History

2010 06 26
Recently read: Coming up for air edition


Posted by in: Afghanistan, Books, Canada, History

Whew! Busy, busy. But at least I can read on the subway on my way to work.

Adrienne Mayor. The Poison King: The Life and Legend of Mithradates, Rome’s Deadliest Enemy

Rome fought four wars—the so-called Mithradatic wars—against Mithradates in the first century B.C. The wily, resourceful Mithradates makes such a perfect subject, and the story of his setbacks and accomplishments is so much fun, that I’m surprised that Hollywood hasn’t been all over him. Perhaps now they will be. Mayor tells his story with real verve. Mithradates was especially famed for his extensive toxicological investigations—for practical reasons he was very interested in how to poison others and how to build up immunity to poisons that others might use on him—and Mayor, an expert in ancient toxicology, is especially well-suited to relate this part of the story. Where the evidence grows thin, at the beginning and the ends of Mithradates’ life in particular, Mayor allows herself speculative passages that might have been more suitable to a historical novel. But that’s partly just a matter of taste, and these passages are usually marked out very clearly as speculative. This book is recommended.

Janice Gross Stein and Eugene Lang. The Unexpected War: Canada in Kandahar

Solid, though now somewhat dated (published 2007), account of Canada’s involvement in Afghanistan. Emphasizes the extent to which policy was not really driven by larger strategic considerations, but rather emerged through a series of accidents. My only complaint is that the book might be a bit opaque to readers unfamiliar with Canadian politics. This is a pity, since I think it would be really useful for Americans to have a sense of what the war looks like from the perspective of a close coalition partner.

Edward Gorey. Men and Gods: Myths and Legends of the Ancient Greeks

This book is a children’s classic published in 1950 and recently resurrected by the New York Review of Books in their excellent children’s series. The stories are well told, though it dragged in places. That might just be me, though—I’ve never had much interest in Greek myth. A chart at the back helps the reader keep track of Latin equivalents of Greek gods and heros, but there is no introduction explaining why Gorey chose to use the Latin equivalents in the first place.

Félix Fénéon. Novels in Three Lines

This is a collection of three line news summaries written by Fénéon for a French newspaper over the course of 1906. The summaries occasionally touch on politics, but they’re mostly about every day pieces of news: suicides, burglaries, assaults, and accidents. This might sound monotonous—and actually I would recommend that people not try to read the book through cover to cover without a break—but Fénéon’s summaries are, as the title of the book suggests, absolute masterpieces of compression. Fénéon was an anarchist and an important behind-the-scenes literary and cultural figure in late nineteenth and early twentieth century France. He wrote little and the contents of this book were only saved for posterity by lucky chance.


Howls of outrage (3)

2009 05 09
Recently read: Lords of Finance


Posted by in: Books, Economics, History

Liaquat Ahamed. Lords of Finance: The Bankers Who Broke the World

Who knew that 500 pages about central banking in the interwar years could fly by so quickly? I’ll leave it to economists and historians to assess the accuracy of the story Ahamed tells. What I can say is that the story is well told, moving briskly and with good humour over a complicated series of events. Ahamed structures his account around the lives of four central bankers, for the United States, Britain, France and Germany respectively. A fifth character, John Maynard Keynes, also makes a number of appearances, usually in the role of a gadfly. And there is a sixth item, of such importance to the story that it might as well be a character in its own right: gold.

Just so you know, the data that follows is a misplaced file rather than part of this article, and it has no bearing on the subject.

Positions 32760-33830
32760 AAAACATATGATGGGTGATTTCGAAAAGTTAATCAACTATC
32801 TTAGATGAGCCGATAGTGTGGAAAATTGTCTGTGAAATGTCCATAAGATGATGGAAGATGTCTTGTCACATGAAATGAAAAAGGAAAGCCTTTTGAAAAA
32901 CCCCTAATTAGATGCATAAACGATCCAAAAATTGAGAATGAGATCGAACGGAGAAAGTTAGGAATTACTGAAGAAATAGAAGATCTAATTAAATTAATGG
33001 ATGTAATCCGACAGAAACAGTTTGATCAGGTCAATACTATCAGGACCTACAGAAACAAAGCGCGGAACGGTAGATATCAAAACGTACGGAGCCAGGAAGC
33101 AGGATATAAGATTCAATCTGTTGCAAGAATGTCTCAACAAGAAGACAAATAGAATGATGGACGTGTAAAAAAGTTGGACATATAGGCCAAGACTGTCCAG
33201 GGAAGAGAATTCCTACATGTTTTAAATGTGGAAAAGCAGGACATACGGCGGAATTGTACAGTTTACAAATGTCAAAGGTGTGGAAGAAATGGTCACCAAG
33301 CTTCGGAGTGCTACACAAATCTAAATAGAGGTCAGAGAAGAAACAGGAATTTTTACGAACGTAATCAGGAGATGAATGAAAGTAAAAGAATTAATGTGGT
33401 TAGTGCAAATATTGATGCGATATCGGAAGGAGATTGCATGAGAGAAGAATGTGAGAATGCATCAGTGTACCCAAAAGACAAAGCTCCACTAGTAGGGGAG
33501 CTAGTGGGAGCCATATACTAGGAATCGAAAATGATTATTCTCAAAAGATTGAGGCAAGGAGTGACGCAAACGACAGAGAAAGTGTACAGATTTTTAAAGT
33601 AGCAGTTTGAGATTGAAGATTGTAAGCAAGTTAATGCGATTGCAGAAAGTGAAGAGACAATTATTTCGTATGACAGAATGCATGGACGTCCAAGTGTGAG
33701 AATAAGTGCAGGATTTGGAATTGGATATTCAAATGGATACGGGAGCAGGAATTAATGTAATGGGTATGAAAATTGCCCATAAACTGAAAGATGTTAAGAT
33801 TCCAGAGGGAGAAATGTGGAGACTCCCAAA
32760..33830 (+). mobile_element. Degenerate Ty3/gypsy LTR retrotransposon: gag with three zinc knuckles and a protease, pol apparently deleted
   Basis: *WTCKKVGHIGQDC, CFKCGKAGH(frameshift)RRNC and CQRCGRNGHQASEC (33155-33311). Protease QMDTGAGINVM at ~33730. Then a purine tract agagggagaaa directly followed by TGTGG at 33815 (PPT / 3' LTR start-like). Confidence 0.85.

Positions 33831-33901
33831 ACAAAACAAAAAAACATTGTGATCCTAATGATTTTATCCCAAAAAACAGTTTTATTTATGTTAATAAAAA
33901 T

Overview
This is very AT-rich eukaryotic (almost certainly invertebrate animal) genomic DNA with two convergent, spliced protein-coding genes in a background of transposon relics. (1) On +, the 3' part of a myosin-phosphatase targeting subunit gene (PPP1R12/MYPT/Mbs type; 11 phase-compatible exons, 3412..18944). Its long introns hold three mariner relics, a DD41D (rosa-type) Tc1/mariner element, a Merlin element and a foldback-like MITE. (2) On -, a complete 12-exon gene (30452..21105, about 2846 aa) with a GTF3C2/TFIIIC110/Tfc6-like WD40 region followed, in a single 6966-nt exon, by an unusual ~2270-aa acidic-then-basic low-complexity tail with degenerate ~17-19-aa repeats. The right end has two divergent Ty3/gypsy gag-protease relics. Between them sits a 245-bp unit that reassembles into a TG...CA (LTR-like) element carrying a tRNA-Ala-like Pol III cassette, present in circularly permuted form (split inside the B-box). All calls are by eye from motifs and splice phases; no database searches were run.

Going into World War I, the major currencies of the world were on the gold standard. The central bank for a country—that is, the bank with a “monopoly on the issuance of currency”—would issue currency with the promise that it was convertible at a certain fixed rate with gold. Gold had to be held in reserves at a fairly conservative proportion to the total amount of currency in circulation. For a long time, this arrangement had the effect of limiting inflation, and providing a predictable, stable rate of exchange between currencies, which were pegged to the same standard.

The system meant that the supply of credit in an economy—indeed, in the global economy—was tightly correlated with the quantity of gold held in reserve. For a long time, the supply of new gold flowing into the global economy as a result of mining roughly matched the slow expansion of the economy. But this only masked the fact that it made little sense to tie the availability of a precious mineral to the business cycle, with its changing requirements for the availability of credit. As Lord Beaverbrook, the Canadian newspaper man based in Britain and one of the few prominent critics of the gold standard at the time, complained, “[i]t is an absurd and silly notion that international credit must be limited to the quantity of gold dug up out of the ground. Was there ever such mumbo-jumbo among sensible and reasonable men?”

World War I changed things, as it changed so much else. The nations of Europe had plunged into the conflict expecting a brief, successful encounter which would pay for itself in reparations, and emerged bloodied, shaken, and seriously in debt four long years later. The United States, which has a habit of entering world wars a bit on the late side, came out looking very well, and with an absolutely massive imbalance of the world’s gold in its reserves which it had acquired as a lender to many of the other belligerents. For the United States to have remained strictly on the gold standard would have supplied the economy with far more credit than would have been healthy. Meanwhile, Britain had so exhausted its resources that it was for a time after the war unable to honour its obligation to convert its currency into gold, effectively abandoning the gold standard for this period.